November 8, 2021
Netflix’s “You” remained No. 1 on Parrot Analytics’ digital originals U.S. chart the week ended Nov. 5, it’s third consecutive week in the top spot. The thriller about a serial killer who falls in love had 39.4 times the demand of an average series after a 20.3% drop in demand expressions, the proprietary metric Parrot uses to gauge a show’s popularity. “You” was No. 8 on Parrot’s List of all TV shows.
The Disney+ “Star Wars” series “The Mandalorian” rose four spots to No. 2 on the digital originals chart, likely boosted by the recent trailer for spinoff series “The Book of Boba Fett,” which begins Dec. 29. It had a 16% jump in demand expressions to give it 36.5 times the demand of an average series. “The Mandalorian” was No. 10 on the list of overall TV shows.
Netflix’s perennially popular “Stranger Things” rose two spots to No. 3 on the originals chart. The series had a 3% rise in demand expressions to give it 35.8 times the demand of an average show. Netflix recently released another trailer for the fourth season of the show in addition to announcing episode titles and a summer 2022 release window.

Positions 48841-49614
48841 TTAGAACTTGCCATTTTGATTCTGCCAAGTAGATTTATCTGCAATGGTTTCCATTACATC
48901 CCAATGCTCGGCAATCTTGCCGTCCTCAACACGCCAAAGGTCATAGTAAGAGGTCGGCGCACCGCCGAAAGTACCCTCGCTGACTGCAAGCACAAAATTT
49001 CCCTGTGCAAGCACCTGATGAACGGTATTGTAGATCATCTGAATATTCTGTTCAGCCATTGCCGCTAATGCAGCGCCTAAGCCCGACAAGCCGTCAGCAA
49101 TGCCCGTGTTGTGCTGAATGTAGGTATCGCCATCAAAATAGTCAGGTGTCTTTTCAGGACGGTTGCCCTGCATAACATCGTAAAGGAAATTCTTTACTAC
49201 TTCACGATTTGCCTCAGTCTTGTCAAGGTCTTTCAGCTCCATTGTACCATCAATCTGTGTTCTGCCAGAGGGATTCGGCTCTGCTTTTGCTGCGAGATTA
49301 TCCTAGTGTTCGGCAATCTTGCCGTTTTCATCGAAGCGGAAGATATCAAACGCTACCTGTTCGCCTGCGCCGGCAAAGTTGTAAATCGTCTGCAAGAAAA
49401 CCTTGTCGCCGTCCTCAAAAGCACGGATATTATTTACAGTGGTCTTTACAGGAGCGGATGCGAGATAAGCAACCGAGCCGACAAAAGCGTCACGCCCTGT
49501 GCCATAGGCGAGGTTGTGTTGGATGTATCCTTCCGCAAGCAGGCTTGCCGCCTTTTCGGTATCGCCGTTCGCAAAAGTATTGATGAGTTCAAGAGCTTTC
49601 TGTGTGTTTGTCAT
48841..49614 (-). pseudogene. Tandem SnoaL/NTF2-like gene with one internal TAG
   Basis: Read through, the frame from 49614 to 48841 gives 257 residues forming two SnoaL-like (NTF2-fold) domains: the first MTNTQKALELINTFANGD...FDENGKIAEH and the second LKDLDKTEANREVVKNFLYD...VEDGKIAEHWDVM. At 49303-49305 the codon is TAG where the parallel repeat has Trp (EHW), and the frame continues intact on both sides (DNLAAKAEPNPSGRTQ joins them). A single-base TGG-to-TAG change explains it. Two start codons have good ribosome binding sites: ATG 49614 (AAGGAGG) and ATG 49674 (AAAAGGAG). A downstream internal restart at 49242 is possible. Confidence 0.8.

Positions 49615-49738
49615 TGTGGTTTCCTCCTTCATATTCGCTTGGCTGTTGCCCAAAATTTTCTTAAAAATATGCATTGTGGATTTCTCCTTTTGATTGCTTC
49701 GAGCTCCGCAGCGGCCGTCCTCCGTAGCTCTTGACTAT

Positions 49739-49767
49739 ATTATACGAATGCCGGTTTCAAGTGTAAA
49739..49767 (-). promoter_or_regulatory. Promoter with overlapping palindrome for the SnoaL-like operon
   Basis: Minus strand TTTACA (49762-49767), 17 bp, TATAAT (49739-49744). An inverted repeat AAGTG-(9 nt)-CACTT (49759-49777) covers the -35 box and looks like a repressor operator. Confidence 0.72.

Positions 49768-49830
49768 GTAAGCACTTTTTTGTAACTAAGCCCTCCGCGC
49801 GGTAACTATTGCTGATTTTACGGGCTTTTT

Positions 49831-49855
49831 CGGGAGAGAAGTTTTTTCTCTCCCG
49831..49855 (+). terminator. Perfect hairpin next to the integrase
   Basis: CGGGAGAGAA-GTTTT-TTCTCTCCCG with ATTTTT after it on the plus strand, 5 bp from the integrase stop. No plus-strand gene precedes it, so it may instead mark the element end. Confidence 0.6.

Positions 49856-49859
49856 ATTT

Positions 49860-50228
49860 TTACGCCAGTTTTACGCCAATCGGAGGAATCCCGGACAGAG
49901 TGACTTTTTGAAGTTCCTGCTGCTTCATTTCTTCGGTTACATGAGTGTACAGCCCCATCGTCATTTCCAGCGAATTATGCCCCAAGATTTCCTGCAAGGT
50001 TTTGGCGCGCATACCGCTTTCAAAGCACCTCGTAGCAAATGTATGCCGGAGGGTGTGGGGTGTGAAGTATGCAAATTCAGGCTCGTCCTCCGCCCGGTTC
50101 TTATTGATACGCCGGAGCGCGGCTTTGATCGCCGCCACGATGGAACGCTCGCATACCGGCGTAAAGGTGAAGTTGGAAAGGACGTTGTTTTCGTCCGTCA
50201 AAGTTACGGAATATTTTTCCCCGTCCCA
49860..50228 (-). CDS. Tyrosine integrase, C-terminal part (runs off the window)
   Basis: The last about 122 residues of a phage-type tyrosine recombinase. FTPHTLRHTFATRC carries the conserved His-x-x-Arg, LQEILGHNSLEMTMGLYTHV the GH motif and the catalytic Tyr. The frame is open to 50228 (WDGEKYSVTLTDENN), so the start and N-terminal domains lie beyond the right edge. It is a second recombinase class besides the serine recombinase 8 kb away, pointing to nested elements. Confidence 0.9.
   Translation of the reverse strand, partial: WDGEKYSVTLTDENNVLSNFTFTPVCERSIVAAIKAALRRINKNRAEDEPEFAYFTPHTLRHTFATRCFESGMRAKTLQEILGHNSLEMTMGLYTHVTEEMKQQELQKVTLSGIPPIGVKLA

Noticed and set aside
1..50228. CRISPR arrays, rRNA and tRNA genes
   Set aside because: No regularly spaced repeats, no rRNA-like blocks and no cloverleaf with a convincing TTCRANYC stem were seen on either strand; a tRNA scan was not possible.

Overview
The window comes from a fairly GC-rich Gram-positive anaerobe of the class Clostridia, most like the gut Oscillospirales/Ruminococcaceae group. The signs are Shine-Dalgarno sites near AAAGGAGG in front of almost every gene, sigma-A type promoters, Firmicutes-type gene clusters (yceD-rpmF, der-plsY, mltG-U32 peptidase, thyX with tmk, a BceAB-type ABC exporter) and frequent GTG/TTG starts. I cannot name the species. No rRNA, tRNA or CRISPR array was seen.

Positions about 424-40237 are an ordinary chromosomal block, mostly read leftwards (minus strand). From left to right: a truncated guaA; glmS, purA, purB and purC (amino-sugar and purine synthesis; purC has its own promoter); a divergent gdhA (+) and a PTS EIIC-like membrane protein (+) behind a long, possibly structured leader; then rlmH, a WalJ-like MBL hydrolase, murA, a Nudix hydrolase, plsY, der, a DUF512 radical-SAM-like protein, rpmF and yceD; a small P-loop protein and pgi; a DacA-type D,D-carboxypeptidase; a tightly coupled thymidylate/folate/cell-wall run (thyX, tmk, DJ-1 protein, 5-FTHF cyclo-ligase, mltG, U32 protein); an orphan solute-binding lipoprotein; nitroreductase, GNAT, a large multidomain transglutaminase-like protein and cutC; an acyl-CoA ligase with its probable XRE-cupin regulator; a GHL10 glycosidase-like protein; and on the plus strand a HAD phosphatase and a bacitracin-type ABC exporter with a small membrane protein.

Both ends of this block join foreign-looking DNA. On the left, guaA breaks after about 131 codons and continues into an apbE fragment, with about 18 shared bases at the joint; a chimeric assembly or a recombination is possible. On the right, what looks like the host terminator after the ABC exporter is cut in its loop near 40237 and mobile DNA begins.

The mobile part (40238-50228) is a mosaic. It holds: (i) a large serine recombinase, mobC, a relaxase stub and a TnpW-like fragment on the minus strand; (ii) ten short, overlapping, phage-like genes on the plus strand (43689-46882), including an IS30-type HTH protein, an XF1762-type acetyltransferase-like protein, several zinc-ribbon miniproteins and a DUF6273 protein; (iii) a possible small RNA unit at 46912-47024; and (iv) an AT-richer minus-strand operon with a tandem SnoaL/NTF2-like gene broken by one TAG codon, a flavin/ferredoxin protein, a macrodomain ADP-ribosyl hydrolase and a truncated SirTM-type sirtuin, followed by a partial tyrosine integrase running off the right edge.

HBO Max’s “Titans” dropped two spots to No. 4 on the digital originals chart. The superhero series had an 12.7% dip in demand expressions to give it 35.7 times the demand of an average show.
The Emmy-winning Apple TV+ soccer comedy “Ted Lasso” slid a spot to No. 5. The series had 35.6 times the demand of an average show and an 0.4% drop in demand expressions.
A “digital original” is Parrot’s term for a multi-episode series in which the most recent season was first made available on a streaming platform such as Netflix, Amazon Prime Video, Hulu or Disney+.
The No. 1 overall TV series in terms of online demand was “SpongeBob SquarePants,” with 67.4 times average demand.
Media Play News has teamed with Parrot Analytics to provide readers with a weekly top 10 of the most popular digital original TV series in the United States, based on the firm’s proprietary metric called Demand Expressions, which measures demand for TV content in a given market through a wide variety of data sources, including video streaming, social media activity, photo sharing, blogging, commenting on fan and critic rating platforms, and downloading and streaming via peer-to-peer protocols and file sharing sites. Results are expressed as a comparison with the average demand for a TV show of any kind in the market.